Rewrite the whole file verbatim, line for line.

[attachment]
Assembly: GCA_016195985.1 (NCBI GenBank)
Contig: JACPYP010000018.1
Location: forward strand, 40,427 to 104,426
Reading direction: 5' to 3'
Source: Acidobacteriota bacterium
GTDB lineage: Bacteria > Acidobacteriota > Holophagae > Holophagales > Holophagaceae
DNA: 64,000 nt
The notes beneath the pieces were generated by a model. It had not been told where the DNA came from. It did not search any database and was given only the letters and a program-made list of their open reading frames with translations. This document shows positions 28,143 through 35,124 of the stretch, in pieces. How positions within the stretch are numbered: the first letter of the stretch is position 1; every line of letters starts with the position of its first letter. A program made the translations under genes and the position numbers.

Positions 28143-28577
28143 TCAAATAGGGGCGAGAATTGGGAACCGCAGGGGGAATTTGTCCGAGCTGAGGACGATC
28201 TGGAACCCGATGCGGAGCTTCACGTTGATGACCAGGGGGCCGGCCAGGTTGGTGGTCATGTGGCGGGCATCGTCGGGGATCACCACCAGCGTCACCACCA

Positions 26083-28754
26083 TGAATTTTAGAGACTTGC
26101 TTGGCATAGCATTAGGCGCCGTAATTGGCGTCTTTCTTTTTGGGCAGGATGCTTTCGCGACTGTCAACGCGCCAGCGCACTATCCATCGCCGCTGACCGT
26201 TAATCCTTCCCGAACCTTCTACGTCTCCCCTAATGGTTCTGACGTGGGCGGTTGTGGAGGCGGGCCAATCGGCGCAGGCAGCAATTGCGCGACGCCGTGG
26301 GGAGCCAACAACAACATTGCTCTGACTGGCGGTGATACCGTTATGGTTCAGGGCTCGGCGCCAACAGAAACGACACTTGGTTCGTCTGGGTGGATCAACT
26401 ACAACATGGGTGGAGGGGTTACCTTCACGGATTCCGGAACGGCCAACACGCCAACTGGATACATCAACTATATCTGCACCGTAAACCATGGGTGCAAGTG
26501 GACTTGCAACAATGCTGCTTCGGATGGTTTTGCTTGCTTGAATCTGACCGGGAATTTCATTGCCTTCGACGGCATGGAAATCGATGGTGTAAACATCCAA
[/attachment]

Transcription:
Assembly: GCA_016195985.1 (NCBI GenBank)
Contig: JACPYP010000018.1
Location: forward strand, 40,427 to 104,426
Reading direction: 5' to 3'
Source: Acidobacteriota bacterium
GTDB lineage: Bacteria > Acidobacteriota > Holophagae > Holophagales > Holophagaceae
DNA: 64,000 nt
The notes beneath the pieces were generated by a model. It had not been told where the DNA came from. It did not search any database and was given only the letters and a program-made list of their open reading frames with translations. This document shows positions 28,143 through 35,124 of the stretch, in pieces. How positions within the stretch are numbered: the first letter of the stretch is position 1; every line of letters starts with the position of its first letter. A program made the translations under genes and the position numbers.

Positions 28143-28577
28143 TCAAATAGGGGCGAGAATTGGGAACCGCAGGGGGAATTTGTCCGAGCTGAGGACGATC
28201 TGGAACCCGATGCGGAGCTTCACGTTGATGACCAGGGGGCCGGCCAGGTTGGTGGTCATGTGGCGGGCATCGTCGGGGATCACCACCAGCGTCACCACCA

Positions 26083-28754
26083 TGAATTTTAGAGACTTGC
26101 TTGGCATAGCATTAGGCGCCGTAATTGGCGTCTTTCTTTTTGGGCAGGATGCTTTCGCGACTGTCAACGCGCCAGCGCACTATCCATCGCCGCTGACCGT
26201 TAATCCTTCCCGAACCTTCTACGTCTCCCCTAATGGTTCTGACGTGGGCGGTTGTGGAGGCGGGCCAATCGGCGCAGGCAGCAATTGCGCGACGCCGTGG
26301 GGAGCCAACAACAACATTGCTCTGACTGGCGGTGATACCGTTATGGTTCAGGGCTCGGCGCCAACAGAAACGACACTTGGTTCGTCTGGGTGGATCAACT
26401 ACAACATGGGTGGAGGGGTTACCTTCACGGATTCCGGAACGGCCAACACGCCAACTGGATACATCAACTATATCTGCACCGTAAACCATGGGTGCAAGTG
26501 GACTTGCAACAATGCTGCTTCGGATGGTTTTGCTTGCTTGAATCTGACCGGGAATTTCATTGCCTTCGACGGCATGGAAATCGATGGTGTAAACATCCAA